Since I unfortunately still don’t have much to report, I thought I’d use today’s entry to tell you about one of the most inspiring people I have ever met. (But don’t worry! I’ve promised myself that this blog will NOT become a diatribe of self-pitying whining. There will be some positive news on the goal front tomorrow if it kills me.)
I first met Jan about three years ago. She was quite the woman – a former competitive skier and physiotherapist, she was brilliant, funny, kind, and beautiful. She was also dying.
Jan, a vibrant mother of three grown and equally gorgeous children, had been diagnosed with scleroderma, a rare condition that was slowly hardening her skin and internal organs. Her body was basically turning into scar tissue. As her condition worsened, she lost an incredible amount of weight, her facial skin tightened and pulled back so she could barely smile, and she began having trouble walking. She couldn’t even sit down or stand without help, and she must have been in incredible pain.
I say “must have been” because Jan never complained. Even when her illness was at its most pronounced, she fought to live a normal life–and what was normal for Jan would be considered extraordinary for most people. She still went to movies, danced at socials, and sang karaoke to the best of her ability. Most of all, she loved music and went to every concert she could. She even took her three kids on a concert tour across Europe and Canada. She gave everyone in her life generous presents, had a million friends, and adopted just about as many homeless animals. Jan was a force to be reckoned with.
I often wondered what it was like for this dynamic woman, who used to be a star athlete, to lose her mobility little by little each day. Jan managed to have enough energy for three people, and let me tell you–it was pretty embarrassing to be pleading exhaustion from a social and wanting to go home when she was still on the dance floor.
When Jan was first diagnosed with the most aggressive form of this terrible disease, they told her she wouldn’t see her fiftieth birthday. Everyone who loved her (and there were many who did) cried, but Jan had other ideas. She decided to prove those doctors wrong, and she did. She celebrated her fiftieth birthday with style and the disease went into remission. Everyone was hopeful that she would live to a ripe old age.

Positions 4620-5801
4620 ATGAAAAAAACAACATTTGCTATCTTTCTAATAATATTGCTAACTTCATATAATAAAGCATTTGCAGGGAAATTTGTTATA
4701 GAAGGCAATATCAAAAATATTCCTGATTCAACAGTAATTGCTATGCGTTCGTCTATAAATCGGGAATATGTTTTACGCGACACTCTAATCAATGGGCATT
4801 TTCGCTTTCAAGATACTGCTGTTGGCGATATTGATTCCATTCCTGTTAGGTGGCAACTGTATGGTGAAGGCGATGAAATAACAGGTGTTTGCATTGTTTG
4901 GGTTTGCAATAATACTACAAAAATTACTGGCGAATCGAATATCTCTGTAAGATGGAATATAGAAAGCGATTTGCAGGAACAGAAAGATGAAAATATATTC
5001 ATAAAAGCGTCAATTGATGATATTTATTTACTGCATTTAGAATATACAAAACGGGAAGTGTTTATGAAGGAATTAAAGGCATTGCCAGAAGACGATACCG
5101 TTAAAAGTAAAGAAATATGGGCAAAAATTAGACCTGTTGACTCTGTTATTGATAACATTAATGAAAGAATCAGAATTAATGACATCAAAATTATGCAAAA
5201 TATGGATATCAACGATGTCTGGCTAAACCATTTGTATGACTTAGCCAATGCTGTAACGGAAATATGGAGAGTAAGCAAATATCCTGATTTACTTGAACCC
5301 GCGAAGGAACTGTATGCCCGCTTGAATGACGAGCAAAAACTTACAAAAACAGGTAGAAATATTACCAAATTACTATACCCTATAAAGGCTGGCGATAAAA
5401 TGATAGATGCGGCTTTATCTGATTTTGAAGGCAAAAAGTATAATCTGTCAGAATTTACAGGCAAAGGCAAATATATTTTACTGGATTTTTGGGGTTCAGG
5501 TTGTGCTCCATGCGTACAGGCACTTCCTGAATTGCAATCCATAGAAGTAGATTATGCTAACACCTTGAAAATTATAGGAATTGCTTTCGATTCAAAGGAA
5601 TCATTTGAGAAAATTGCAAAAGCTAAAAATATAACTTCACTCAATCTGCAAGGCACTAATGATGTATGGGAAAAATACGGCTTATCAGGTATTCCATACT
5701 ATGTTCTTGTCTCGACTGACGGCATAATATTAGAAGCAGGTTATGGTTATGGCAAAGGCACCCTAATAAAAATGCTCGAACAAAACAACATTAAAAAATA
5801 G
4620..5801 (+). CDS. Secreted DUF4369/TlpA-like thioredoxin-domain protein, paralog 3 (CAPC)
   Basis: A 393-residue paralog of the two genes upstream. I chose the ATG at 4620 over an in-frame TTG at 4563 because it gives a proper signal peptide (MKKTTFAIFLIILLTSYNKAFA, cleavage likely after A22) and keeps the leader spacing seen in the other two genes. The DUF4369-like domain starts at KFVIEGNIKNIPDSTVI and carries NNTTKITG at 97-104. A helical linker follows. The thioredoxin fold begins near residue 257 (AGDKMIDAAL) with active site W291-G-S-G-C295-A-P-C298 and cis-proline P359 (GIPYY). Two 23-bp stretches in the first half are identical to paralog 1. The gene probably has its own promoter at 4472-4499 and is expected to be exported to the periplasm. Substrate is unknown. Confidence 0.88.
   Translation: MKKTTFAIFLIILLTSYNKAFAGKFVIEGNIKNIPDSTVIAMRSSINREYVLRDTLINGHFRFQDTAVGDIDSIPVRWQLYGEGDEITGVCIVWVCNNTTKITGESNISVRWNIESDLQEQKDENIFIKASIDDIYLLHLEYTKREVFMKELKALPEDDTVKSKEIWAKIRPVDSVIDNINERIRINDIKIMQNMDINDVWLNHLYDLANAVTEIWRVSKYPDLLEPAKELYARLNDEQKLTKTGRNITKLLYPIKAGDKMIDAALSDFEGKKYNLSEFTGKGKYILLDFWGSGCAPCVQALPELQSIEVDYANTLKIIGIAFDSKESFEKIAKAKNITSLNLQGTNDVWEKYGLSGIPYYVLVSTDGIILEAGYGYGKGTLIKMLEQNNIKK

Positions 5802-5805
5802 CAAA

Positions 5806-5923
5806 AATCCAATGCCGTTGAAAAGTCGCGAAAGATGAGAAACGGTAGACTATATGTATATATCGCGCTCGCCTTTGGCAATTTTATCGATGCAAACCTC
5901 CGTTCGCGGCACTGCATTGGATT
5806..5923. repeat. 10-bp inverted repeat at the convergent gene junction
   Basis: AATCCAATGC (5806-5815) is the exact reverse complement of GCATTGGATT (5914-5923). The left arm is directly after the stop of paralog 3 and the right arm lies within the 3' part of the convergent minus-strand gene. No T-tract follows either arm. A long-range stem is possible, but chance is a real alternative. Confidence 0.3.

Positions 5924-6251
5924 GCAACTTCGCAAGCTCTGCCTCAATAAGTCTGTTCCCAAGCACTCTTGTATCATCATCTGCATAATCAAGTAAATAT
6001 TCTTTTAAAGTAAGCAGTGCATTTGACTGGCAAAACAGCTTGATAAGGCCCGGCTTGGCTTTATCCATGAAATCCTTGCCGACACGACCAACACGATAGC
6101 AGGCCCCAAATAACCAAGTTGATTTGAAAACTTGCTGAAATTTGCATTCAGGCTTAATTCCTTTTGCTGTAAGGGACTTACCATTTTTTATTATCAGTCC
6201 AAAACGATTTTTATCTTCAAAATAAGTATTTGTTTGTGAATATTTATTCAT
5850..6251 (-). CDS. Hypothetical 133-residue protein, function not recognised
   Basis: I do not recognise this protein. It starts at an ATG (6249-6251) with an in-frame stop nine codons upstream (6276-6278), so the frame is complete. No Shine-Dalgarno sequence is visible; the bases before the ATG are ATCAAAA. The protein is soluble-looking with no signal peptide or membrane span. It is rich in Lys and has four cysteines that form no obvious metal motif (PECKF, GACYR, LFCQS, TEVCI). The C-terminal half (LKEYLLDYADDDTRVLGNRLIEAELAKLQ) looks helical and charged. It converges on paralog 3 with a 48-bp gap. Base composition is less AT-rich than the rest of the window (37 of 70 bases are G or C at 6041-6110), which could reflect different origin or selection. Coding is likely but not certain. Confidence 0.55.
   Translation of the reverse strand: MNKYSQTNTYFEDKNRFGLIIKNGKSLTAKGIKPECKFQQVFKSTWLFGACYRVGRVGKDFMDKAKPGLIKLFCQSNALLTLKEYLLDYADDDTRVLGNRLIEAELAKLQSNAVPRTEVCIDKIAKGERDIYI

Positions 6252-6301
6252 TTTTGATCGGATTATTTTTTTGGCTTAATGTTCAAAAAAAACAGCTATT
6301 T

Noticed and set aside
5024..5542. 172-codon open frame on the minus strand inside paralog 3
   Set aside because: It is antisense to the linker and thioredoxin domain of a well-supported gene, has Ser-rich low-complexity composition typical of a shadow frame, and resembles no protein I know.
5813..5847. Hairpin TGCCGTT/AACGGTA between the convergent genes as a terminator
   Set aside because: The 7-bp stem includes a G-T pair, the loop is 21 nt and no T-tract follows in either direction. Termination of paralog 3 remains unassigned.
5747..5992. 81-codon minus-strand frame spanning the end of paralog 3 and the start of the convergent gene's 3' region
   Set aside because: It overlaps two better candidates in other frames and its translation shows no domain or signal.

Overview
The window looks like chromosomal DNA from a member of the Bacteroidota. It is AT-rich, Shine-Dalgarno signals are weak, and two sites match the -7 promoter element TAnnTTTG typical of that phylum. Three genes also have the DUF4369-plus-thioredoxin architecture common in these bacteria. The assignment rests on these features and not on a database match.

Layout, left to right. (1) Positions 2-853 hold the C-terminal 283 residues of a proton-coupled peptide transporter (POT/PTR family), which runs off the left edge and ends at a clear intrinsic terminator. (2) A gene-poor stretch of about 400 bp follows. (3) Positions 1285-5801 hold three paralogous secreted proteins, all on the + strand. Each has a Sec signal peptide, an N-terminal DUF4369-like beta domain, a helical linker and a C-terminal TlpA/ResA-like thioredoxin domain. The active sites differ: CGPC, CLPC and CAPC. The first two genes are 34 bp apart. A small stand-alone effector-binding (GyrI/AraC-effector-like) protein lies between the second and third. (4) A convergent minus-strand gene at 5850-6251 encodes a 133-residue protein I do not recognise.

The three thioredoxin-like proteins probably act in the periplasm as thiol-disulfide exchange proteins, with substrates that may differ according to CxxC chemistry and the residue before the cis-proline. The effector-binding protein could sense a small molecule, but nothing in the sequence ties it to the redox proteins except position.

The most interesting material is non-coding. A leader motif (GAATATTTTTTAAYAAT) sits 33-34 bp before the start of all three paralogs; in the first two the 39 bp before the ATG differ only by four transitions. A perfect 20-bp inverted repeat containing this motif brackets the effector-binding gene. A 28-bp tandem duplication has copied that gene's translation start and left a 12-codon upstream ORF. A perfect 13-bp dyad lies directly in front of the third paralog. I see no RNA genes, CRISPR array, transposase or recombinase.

Jan loved almost any kind of music, but especially classic rock n’ roll. One of her favorite bands was Aerosmith. During a recent concert tour, she seized the chance to bring some awareness to the disease that was threatening her life. She came to the concert in a wheelchair, bearing a huge sign directed to the lead singer’s attention: Kiss Me Before I Die, Steve. And Steve Tyler noticed, and kiss her he did. This was only one highlight in an extraordinary life.
Jan passed away this month at age fifty-three. To show you what kind of amazing person she was, even her ex-husband moved back to the city to take care of her when her disease progressed.
Why am I telling you about Jan? Because Jan is a great example of living your best life. She didn’t start living this way because she found out she had a terminal illness – she’d always lived this way. Jan took risks, and she didn’t let other people’s judgements or opinions get in her way. I wish I could have spent more time with her. I wish I could have known her longer. But I knew her well enough to know that the lady didn’t have any regrets.
In Jan’s honor, I challenge each one of us to live our lives a little more fearlessly. We never know when scleroderma, cancer, or even a misguided bus will suddenly bring a tragic end to our plans.
I’m not sure what kind (if any) of afterlife I believe in, but I like to think Jan has found her Rock n’ Roll Heaven. She’s with the band now.
**Thanks to Jan’s daughter Laura for the photos.
Thanks for reading!
Wow… very moving. It’s hard not to be inspired after reading a story like this one.
I think it’s easy to come up with reasons why we’re not living our lives to the fullest in every way, or fulfilling our hearts’ desires daily. Finances… family responsibilities… those pesky inconveniences called ‘laws’… But there’s no reason why we can’t be awesome in our everyday lives.
Until we’re able to make the big life changes that take over our dreams during early afternoons and late nights – the career we’ve secretly coveted, the country we call home in our mind, the passion we’re longing to pursue – we can still modify the routine of our lives right here and right now, using what time and resources are available.
Jan sounds like a great example of someone who did just that. You make me wish I could have known her.
This is a beautifully written post Holli! Thank you for it.
Thanks Chris and Niki for your kind comments. Chris, I love the way you think. While we can all envy someone who quits the day job, sells everything he owns, and heads out to Africa to help the poor, that’s simply not realistic for the majority of us. The secret is to enjoy every step along the way of the journey, by making our ordinary lives extraordinary.